Photos: A Morning Hike

Osprey

Earlier this week, I took advantage of a free morning to take a hike on a new, roughly 2.5-mile trail off Lake Maumelle. Not only was the hike relaxing, there were tons of birds singing along the way. My most exciting find wasn’t actually on the trail but soaring above it. I happened to look up just as the above pictured Osprey was circling above. I’ve never actually seen an Osprey in Arkansas, although these hawks are pretty common in central part of the state. I actually thought this one was a Mississippi Kite until I took a photograph and zoomed in closer to take a better look.

While the Osprey was a first for me, I also enjoyed practicing my bird call recognition. I’ve started using the sound ID section of the Cornell Lab’s Merlin Bird ID app. While it has listed a few birds as calling that I know are not found in Arkansas, the sound ID app has correctly ID’d quite a few birds that I didn’t recognize the calls of. Two such birds on this trip were the White-eyed Vireo and Yellow-throated Vireo.

White-eyed Vireo
Yellow-throated Vireo

The above-pictured Yellow-throated Vireo is actually the third one of its species that I have seen period. I found all three Yellow-throated Vireos within the past week – all thanks to the app’s Sound ID. I would record bird calls, the app would ID the bird call correctly as the Yellow-throated Vireo, and the bird would then respond when I played callbacks (each one has come out in the open, allowing me to get a picture). It’s pretty exciting. The Yellow-throated Vireo may be one of the most colorful members of the vireo family, but it can blend it pretty darn well.

Here’s a few other birds I saw along the trail:

White-breasted Nuthatch
Summer Tanager
Red-headed Woodpecker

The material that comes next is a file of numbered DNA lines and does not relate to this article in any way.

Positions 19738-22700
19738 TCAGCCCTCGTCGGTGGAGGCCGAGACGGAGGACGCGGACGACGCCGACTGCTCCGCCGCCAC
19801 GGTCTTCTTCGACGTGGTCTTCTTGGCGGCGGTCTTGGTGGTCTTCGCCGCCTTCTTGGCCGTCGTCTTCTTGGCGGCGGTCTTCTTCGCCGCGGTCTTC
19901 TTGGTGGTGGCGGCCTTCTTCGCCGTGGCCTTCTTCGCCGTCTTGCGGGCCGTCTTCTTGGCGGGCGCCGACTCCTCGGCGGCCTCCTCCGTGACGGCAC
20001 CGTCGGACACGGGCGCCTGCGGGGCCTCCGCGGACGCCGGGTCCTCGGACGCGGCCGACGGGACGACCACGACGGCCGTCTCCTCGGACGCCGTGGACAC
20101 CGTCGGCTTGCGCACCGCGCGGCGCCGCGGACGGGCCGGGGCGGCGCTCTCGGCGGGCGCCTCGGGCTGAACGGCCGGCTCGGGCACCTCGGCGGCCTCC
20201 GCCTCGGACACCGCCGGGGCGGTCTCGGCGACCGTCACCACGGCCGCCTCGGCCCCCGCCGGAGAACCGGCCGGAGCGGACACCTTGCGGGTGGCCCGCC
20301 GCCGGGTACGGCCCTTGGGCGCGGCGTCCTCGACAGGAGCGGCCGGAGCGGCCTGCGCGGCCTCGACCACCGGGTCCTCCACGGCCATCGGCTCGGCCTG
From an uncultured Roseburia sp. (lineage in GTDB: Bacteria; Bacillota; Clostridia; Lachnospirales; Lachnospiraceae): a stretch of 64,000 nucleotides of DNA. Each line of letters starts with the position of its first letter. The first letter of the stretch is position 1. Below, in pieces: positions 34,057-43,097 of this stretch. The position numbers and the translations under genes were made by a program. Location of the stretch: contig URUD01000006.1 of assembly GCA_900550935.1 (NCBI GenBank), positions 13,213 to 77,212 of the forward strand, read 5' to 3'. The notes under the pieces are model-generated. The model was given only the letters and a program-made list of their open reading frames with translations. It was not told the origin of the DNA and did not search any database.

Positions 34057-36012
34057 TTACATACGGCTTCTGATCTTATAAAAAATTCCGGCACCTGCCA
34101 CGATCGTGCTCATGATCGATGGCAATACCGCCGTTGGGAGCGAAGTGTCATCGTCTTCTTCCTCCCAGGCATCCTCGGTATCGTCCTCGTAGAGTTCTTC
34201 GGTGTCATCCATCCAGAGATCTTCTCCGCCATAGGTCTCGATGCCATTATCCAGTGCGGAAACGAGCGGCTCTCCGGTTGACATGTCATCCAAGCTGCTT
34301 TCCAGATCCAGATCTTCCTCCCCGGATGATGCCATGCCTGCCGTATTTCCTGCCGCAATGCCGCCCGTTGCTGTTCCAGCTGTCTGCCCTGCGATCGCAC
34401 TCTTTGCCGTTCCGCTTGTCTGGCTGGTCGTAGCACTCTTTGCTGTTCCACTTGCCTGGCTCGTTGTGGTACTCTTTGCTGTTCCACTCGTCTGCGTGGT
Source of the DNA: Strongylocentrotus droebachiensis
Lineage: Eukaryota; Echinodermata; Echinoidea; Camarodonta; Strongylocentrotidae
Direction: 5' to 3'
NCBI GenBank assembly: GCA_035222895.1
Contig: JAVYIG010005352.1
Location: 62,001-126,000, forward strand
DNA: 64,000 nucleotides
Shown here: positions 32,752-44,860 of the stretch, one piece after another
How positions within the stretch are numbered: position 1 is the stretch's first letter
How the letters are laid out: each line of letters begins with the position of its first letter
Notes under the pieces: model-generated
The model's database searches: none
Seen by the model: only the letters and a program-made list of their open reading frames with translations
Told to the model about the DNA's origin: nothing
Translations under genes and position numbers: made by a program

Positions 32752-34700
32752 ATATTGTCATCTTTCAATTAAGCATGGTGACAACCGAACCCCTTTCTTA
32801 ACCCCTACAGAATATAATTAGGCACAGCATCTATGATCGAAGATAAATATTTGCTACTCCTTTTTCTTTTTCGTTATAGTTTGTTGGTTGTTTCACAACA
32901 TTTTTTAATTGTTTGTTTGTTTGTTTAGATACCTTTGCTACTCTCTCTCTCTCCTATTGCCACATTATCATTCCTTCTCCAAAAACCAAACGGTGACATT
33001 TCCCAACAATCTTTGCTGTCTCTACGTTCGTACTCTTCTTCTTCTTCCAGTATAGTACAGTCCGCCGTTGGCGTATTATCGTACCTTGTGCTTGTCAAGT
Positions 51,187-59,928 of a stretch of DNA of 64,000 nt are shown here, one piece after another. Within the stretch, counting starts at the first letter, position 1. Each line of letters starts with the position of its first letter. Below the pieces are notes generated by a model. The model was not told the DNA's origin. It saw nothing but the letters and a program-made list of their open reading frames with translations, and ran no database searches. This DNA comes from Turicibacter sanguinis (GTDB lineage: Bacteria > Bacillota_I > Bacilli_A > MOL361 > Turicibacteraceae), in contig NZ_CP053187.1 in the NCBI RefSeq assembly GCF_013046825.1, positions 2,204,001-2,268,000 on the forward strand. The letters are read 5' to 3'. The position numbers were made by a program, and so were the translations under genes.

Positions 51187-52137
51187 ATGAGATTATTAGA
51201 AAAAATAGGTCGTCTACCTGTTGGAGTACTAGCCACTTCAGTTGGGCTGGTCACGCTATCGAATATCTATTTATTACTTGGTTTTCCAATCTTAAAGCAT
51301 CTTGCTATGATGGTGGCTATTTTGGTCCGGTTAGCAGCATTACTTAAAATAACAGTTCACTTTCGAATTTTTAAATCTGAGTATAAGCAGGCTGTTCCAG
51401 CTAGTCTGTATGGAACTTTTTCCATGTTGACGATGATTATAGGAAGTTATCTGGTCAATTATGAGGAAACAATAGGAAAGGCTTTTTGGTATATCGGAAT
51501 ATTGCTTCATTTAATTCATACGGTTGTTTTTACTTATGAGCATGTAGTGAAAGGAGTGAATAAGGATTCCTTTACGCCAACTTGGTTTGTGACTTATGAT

juvenile Red-Headed Woodpecker
Pine Warbler

Photos: Little Rock CBC

White-eyed Vireo1 121419 LR CBC_Russenberger Road
White-eyed Vireo (Russenberger Road)

This past Saturday, I participated in my first Christmas Bird Count held in Little Rock. It was pretty fun, and awesome in the fact that I got paired with one of the state’s best birders. I also visited some birding areas that I’ve never been to before. We found 59 different species in the eastern section of Little Rock that included the Arkansas Audubon Center and the nearby Gilliam Park. Here’s a few of the birds we saw:

Winter Wren 121419 LR CBC_Fourche Bottoms_Borrow Ponds
Winter Wren (Fourche Bottoms – Borrow Ponds)

House Wren 121419 LR CBC_Audubon Center
House Wren (Arkansas Audubon Center)

American Kestrel, Pileated Woodpecker 121419 LR CBC_Russenberger Road
Pileated Woodpecker, American Kestrel (Russenberger Road)

Brown-headed Nuthatch1 121419 LR CBC_Russenberger Road
Brown-headed Nuthatch (Russenberger Road)

Orange-crowned Warbler1 121419 LR CBC_Benny Craig Park
Orange-crowned Warbler (Benny Craig Park)

Tufted Titmouse2 121419 LR CBC_Russenberger Road
Tufted Titmouse (Russenberger Road)

Swamp Sparrow 121419 LR CBC_Russenberger Road
Swamp Sparrow (Russenberger Road)

Pine Warbler 121419 LR CBC_Fourche Bottoms_Borrow Ponds
Pine Warbler (Fourche Bottoms – Borrow Ponds)

Eastern Towhee 121419 LR CBC_Russenberger Road
Eastern Towhee (Russenberger Road)

Green-winged Teal 121419 LR CBC_Fourche Bottoms_Borrow Ponds
Green-winged Teal (Fourche Bottoms – Borrow Ponds)

Eastern Bluebird, Pine Warbler 121419 LR CBC_Russenberger Road
Eastern Bluebird, Pine Warbler (Russenberger Road)

Double-crested Cormorant 121419 LR CBC_Fourche Bottoms_Borrow Ponds
Double-crested Cormorant (Fourche Bottoms – Borrow Ponds)